Figure 3: Multivariate exploratory data analysis with linking and brushing. Figure 3 illustrates the various linked plots and map. The left-hand panel contains a simple percentile map (GDP per capital in 1989), and a threedimensional scatter plot (for the percent agricultural and manufacturing employment in 1989 as well as the GDP growth rate over the period 1980-99). In the top right-hand panel is a PCP for the growth rates in the two periods of interest (1980-89 and 1989-99) and the GDP per capita in the base year, the typical components of a convergence regression. In the bottom of the right-hand panel is a simple scatter plot of the growth rate in the full period (1980-99) on the base year GDP. Both plots on the right hand side illustrate the typical empirical phenomenon that higher GDP at the start of the period is associated with a lower growth rate. However, as demonstrated in the PCP (some of the lines suggest a positive relation between GDP and growth rate), the pattern is not uniform and there

13 The data are from the most recent version of the NewCronos Regio database by Eurostat. NUTS stands for “Nomenclature of Territorial Units for Statistics” and contains the deﬁnition of administrative regions in the EU member states. NUTS II level regions are roughly comparable to counties in the U.S. context and are available for all but two countries. Luxembourg constitutes only a single region. For the United Kingdom, data is not available at the NUTS II level, since these regions do not correspond to local governmental units.

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is a suggestion of heterogeneity. A further exploration of this heterogeneity can be carried out by brushing any one of these graphs. For example, in Figure 3, a selection box in the three-dimensional scatter plot is moved around (brushing) which highlights the selected observations in the map (cross-hatched) and in the PCP, clearly showing opposite patterns in subsets of the selection. Furthermore, in the scatter plot, the slope of the regression line can be recalculated for a subset of the data without the selected locations, to assess the sensitivity of the slope to those observations. In the example shown here, the eﬀect on convergence over the whole period is minimal (-0.147 vs. -0.144), but other selections show a more pronounced eﬀect. Further exploration of these patterns does suggest a degree of spatial heterogeneity in the convergence results (for a detailed investigation, see Le Gallo and Dall’erba 2003).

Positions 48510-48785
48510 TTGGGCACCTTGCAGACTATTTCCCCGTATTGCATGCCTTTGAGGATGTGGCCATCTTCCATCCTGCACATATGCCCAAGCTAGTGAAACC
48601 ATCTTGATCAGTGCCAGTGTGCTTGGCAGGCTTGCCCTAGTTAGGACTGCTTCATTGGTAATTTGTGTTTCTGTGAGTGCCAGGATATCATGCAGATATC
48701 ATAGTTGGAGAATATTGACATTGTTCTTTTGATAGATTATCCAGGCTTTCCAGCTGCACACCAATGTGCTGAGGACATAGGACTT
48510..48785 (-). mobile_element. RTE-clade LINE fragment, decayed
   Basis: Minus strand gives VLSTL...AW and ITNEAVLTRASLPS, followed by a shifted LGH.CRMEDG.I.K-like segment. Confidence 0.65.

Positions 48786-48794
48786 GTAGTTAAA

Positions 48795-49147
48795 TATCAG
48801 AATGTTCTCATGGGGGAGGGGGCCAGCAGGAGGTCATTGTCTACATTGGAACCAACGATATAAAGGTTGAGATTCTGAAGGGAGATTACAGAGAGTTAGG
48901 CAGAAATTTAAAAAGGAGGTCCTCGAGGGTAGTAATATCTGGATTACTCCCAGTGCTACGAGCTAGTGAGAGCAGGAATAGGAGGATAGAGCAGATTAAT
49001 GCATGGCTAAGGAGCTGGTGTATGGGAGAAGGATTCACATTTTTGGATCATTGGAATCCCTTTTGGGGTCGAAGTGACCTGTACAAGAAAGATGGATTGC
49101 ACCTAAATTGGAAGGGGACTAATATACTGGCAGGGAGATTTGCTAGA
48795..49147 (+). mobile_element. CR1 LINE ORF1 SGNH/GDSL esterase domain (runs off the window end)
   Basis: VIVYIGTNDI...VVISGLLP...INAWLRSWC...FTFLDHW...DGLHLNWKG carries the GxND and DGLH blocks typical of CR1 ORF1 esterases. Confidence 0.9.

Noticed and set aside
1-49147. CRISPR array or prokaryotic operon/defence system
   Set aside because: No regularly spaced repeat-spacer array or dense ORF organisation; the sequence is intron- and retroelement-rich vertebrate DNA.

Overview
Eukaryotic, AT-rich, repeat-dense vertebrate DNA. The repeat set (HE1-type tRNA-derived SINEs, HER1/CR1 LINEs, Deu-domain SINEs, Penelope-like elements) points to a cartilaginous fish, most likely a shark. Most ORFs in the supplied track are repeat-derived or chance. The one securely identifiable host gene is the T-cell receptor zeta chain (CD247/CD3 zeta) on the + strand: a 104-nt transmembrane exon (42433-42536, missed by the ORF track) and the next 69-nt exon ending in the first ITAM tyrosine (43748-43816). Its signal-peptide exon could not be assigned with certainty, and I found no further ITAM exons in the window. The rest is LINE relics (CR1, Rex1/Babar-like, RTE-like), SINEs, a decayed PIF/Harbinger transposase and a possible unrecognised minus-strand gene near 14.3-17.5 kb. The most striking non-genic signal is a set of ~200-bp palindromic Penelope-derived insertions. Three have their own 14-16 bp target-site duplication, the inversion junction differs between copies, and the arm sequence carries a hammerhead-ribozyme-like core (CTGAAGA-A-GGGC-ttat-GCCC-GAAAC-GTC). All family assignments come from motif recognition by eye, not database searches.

5

Spatial Autocorrelation Analysis

Spatial autocorrelation analysis includes tests and visualization of both global (test for clustering) and local (test for clusters) Moran’s I statistic. The global test is visualized by means of a Moran scatterplot (Anselin 1996), in which the slope of the regression line corresponds to Moran’s I. Signiﬁcance is based on a permutation test. The traditional univariate Moran scatterplot has been extended to depict bivariate spatial autocorrelation as well, i.e., the correlation between one variable at a location, and a diﬀerent variable at the neighboring locations (Anselin et al. 2002a). In addition, there also is an option to standardize rates for the potentially biasing eﬀect of variance instability (see Assun¸˜o ca and Reis 1999). Local analysis is based on the Local Moran statistic (Anselin 1995), visualized in the form of signiﬁcance and cluster maps. It also includes several options for sensitivity analysis, such as changing the number of permutations (to as many as 9999), re-running the permutations several times, and changing the signiﬁcance cut oﬀ value. This provides an ad hoc approach to assess the sensitivity of the results to problems due to multiple comparisons (i.e., how stable is the indication of clusters or outliers when the signiﬁcance barrier is lowered). The maps depict the locations with signiﬁcant Local Moran statistics (LISA signiﬁcance maps) and classify those locations by type of association (LISA cluster maps). Both types of maps are available for brushing and linking. In addition to these two maps, the standard output of a LISA analysis includes a Moran scatter plot and a box plot depicting the distribution of the local statistic. Similar to the Moran scatter plot, the LISA concept has also been extended to a bivariate setup and includes an option to standardize for variance instability of rates. The functionality for spatial autocorrelation analysis is rounded out by a range of operations to construct spatial weights, using either boundary ﬁles (contiguity based) or point locations (distance based). A connectivity histogram helps in identifying potential problems with the neighbor structure, such as

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“islands” (locations without neighbors). We illustrate spatial autocorrelation analysis with a study of the spatial distribution of 692 house sales prices for 1997 in Seattle, WA. This is part of a broader investigation into the eﬀect of subsidized housing on the real estate market.14 For the purposes of this example, we only focus on the univariate spatial distribution, and the location of any signiﬁcant clusters or spatial outliers in the data.